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Flexo Sustainable : Fall 2011
Also may be calculated in a flexo plant as a result of electricity purchased. • Nitrous oxide (N2O) - Typically, used for its anesthetic and analgesic effects, as well as being used as an oxidizer in rocketry and in motor racing to increase the power output of engines. In flexo, also generated as a result of the use of air pollution control devices, such as catalytic oxidizers or regenerative thermal oxidizers. • Sulfur hexafluoride (SF6) - Used in the electrical industry as a gaseous dielectric medium for high-voltage (35 kV and above) circuit breakers, switchgear, and other elec- trical equipment. Also employed as a contrast agent for ultrasound imaging. • Perfluorocarbons (PFCs) - Used in refrigeration units. • Hydrofluorocarbons (HFCs) - Used in refrigeration units. Within a printing facility, some of the major sources of emissions which may be included in a carbon footprint calculation are: • Purchased energy (upstream and transmission losses). • On-site combustion of fuels. • Company owned or leased vehicles. • Transport of finished product. • Production of packaging materials. • Production of plates. • Employees commuting. • Production of cleaning agents. • Production of fuels (upstream). • Production of inks and varnishes. • Transport of raw materials. • Production of substrate. GHG emissions are typically expressed as metric tons of CO2. GHGs that are not CO2 are expressed as a CO2-equiv- alent or CO2e. To make this conversion, the global warming potential (GWP) of the gases must be considered. The CO2e describes, for a given mixture and amount of GHG, the amount of CO2 that would have the same GWP, when mea- sured over a specified timescale (a 100-year standard). GWP values are applied to units of mass (e.g., kilograms, pounds, metric tons, etc.), not to units of volume (e.g., cubic meters, cubic feet, liters). CO2e emissions are calculated by multiplying the mass of the gas by its GWP value. The resulting emissions are not labeled as CO2, but as CO2e. According to the Intergovern- mental Panel on Climate Change (IPCC), GWPs typically have an uncertainty of roughly ±35 percent, though some GWPs have greater uncertainty than others. Currently, there is no government mandatory standard for measuring GHG emissions produced in the United States; however, there is an international, voluntary standard the Greenhouse Gas Protocol (GHG Protocol), which is used by many worldwide. The GHG Protocol divides the types of emis- sion sources of GHGs into three "scopes": Scope 1 - Direct emissions: Onsite combustion and mobile sources Scope 2 - Indirect emissions: Purchased electricity Scope 3 - Optional Emissions: Product transport, employee business travel and employee commuting Although the GHG Protocol has defined the various scopes as listed below, there is often confusion as to what is included in each set of calculations. It is important for the facility to keep detailed documentation as to what emissions are included and any conversion factors that are used to ensure consistency for making comparisons over time or with other facilities. SCOPE 1 - DIRECT EMISSIONS GHG emissions from sources they own or control are considered as Scope 1. Direct GHG emissions are principally the result of the following types of activities undertaken by the company: • Generation of electricity, heat or steam. These emissions result from combustion of fuels in stationary sources (e.g., boilers, furnaces, turbines and oxidizers). • Physical or chemical processing. Most of these emissions result from manufacture or processing of chemicals and materials. • Transportation of materials, products, waste, and employ- ees. These emissions result from the combustion of fuels in company owned/controlled mobile combustion sources (e.g., trucks, trains, ships, airplanes, buses, and cars). • Fugitive emissions. These emissions result from intention- al or unintentional releases (e.g., equipment leaks from joints, seals, packing, and gaskets); methane emissions from coal mines and venting; CO2; hydrofluorocarbon (HFC) emissions during the use of refrigeration and air conditioning equipment; and methane leakages from gas transport. TABLE 1. Scope 1 Direct GHG Emission Sources Stationary combustion To produce electricity, steam, heat or power using equipment in a fixed location. Mobile combustion Fuels used in transportation e.g. cars, trucks, marine, aviation; and emissions from non-road equipment such as equipment used in construction, agriculture and forestry. Physical & chemical processes Other than fuel combustion (e.g. the manufacture of cement, aluminum, adipic acid, ammonia etc.). Fugitive sources Releases for the production, processing, transmission, storage, and use of fuels and other substances that do not pass through a stack, chimney, vent exhaust pipe or other functionally-equivalent opening (such as releases of sulfur hexafluoride from electrical equipment; hydrofluorocarbon releases during the use of refrigeration and air condition equipment; and methane leakage from natural gas transport. Sources: The GHG Protocol http://www.ghgprotocol.org; The Climate Registry http://www. theclimateregistry.org/; and U.S. Environmental Protection Agency http://www.epa.gov/climatechange/ emissions/ www.flexography.org FALL 2011 Sustainable FLEXO 9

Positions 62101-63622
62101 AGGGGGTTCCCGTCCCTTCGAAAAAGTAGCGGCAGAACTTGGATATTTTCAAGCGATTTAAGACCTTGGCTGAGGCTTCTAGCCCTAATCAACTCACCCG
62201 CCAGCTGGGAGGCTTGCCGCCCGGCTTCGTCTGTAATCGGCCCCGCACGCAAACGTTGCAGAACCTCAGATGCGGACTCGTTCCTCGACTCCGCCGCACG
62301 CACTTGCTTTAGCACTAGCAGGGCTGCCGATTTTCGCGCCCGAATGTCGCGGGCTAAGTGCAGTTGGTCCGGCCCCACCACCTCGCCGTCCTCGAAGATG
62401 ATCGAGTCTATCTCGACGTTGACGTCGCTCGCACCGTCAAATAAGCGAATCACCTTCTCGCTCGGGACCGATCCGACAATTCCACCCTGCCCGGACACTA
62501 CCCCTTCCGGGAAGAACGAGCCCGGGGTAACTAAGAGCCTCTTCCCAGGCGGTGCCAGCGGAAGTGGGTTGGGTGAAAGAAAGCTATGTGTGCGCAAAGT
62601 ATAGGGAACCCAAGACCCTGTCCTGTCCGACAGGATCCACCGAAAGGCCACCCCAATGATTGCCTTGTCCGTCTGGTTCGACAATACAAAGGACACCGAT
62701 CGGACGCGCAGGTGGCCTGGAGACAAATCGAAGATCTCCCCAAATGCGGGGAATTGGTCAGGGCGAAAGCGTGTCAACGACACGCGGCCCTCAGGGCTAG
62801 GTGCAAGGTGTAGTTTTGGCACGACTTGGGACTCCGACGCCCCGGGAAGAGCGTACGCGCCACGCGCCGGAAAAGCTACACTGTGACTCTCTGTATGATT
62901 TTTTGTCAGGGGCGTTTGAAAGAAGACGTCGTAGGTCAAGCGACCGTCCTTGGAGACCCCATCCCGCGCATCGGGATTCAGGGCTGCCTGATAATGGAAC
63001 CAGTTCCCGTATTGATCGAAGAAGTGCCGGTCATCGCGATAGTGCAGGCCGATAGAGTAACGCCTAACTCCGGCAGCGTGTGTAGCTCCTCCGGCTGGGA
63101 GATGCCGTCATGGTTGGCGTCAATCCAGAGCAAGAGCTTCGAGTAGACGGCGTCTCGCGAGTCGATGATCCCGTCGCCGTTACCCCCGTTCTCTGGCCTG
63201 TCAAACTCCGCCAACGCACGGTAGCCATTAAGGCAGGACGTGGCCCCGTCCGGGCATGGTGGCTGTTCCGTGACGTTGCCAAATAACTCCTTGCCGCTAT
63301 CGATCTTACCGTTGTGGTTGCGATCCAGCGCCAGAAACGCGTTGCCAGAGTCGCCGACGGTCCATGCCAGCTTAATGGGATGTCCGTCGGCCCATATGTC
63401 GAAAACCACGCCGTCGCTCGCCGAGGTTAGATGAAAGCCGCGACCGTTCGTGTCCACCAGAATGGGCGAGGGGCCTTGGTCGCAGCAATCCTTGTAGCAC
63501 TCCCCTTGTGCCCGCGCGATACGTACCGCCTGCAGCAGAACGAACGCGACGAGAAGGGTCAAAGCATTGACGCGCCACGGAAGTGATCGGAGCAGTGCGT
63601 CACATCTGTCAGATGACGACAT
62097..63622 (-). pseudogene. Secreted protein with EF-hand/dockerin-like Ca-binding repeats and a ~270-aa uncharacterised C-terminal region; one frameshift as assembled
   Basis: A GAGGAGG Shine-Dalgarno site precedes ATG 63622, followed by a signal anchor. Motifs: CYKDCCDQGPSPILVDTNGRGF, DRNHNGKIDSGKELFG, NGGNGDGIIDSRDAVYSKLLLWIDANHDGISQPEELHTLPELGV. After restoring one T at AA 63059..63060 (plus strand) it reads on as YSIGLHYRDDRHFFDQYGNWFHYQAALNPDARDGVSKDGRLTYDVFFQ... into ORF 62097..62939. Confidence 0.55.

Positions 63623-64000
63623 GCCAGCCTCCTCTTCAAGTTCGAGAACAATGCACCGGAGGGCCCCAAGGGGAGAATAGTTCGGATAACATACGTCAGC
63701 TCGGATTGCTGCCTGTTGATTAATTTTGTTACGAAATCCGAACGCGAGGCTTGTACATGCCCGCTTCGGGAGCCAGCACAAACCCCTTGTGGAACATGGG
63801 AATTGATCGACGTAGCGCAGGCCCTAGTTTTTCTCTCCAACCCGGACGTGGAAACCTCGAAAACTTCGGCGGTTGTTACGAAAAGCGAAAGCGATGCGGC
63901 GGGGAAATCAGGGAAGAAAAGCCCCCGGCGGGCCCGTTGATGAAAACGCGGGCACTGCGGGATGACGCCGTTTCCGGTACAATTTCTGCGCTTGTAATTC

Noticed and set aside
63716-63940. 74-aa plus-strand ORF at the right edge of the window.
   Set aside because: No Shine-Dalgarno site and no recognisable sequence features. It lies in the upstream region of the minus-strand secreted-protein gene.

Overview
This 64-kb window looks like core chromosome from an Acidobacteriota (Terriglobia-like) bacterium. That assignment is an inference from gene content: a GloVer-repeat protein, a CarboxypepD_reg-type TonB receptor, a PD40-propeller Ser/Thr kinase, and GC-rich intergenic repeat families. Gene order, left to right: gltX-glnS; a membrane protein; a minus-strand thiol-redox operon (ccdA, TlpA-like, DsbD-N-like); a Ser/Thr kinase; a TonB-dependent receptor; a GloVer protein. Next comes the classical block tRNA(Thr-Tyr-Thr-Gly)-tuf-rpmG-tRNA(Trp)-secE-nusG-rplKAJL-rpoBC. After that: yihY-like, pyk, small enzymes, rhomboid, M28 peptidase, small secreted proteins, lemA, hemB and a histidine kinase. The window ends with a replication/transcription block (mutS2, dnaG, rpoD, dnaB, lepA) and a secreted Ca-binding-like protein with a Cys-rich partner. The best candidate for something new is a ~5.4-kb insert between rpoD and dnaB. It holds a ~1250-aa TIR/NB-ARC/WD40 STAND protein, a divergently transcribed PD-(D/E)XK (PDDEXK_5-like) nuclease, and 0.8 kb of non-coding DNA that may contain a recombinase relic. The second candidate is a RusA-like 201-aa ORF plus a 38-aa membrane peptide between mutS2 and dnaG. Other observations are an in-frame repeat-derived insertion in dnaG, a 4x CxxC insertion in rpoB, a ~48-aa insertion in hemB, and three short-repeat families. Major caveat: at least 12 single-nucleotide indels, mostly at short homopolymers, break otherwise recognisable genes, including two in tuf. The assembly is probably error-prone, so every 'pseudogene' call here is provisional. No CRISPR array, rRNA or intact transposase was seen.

Spring Summer 2009
Year End 2011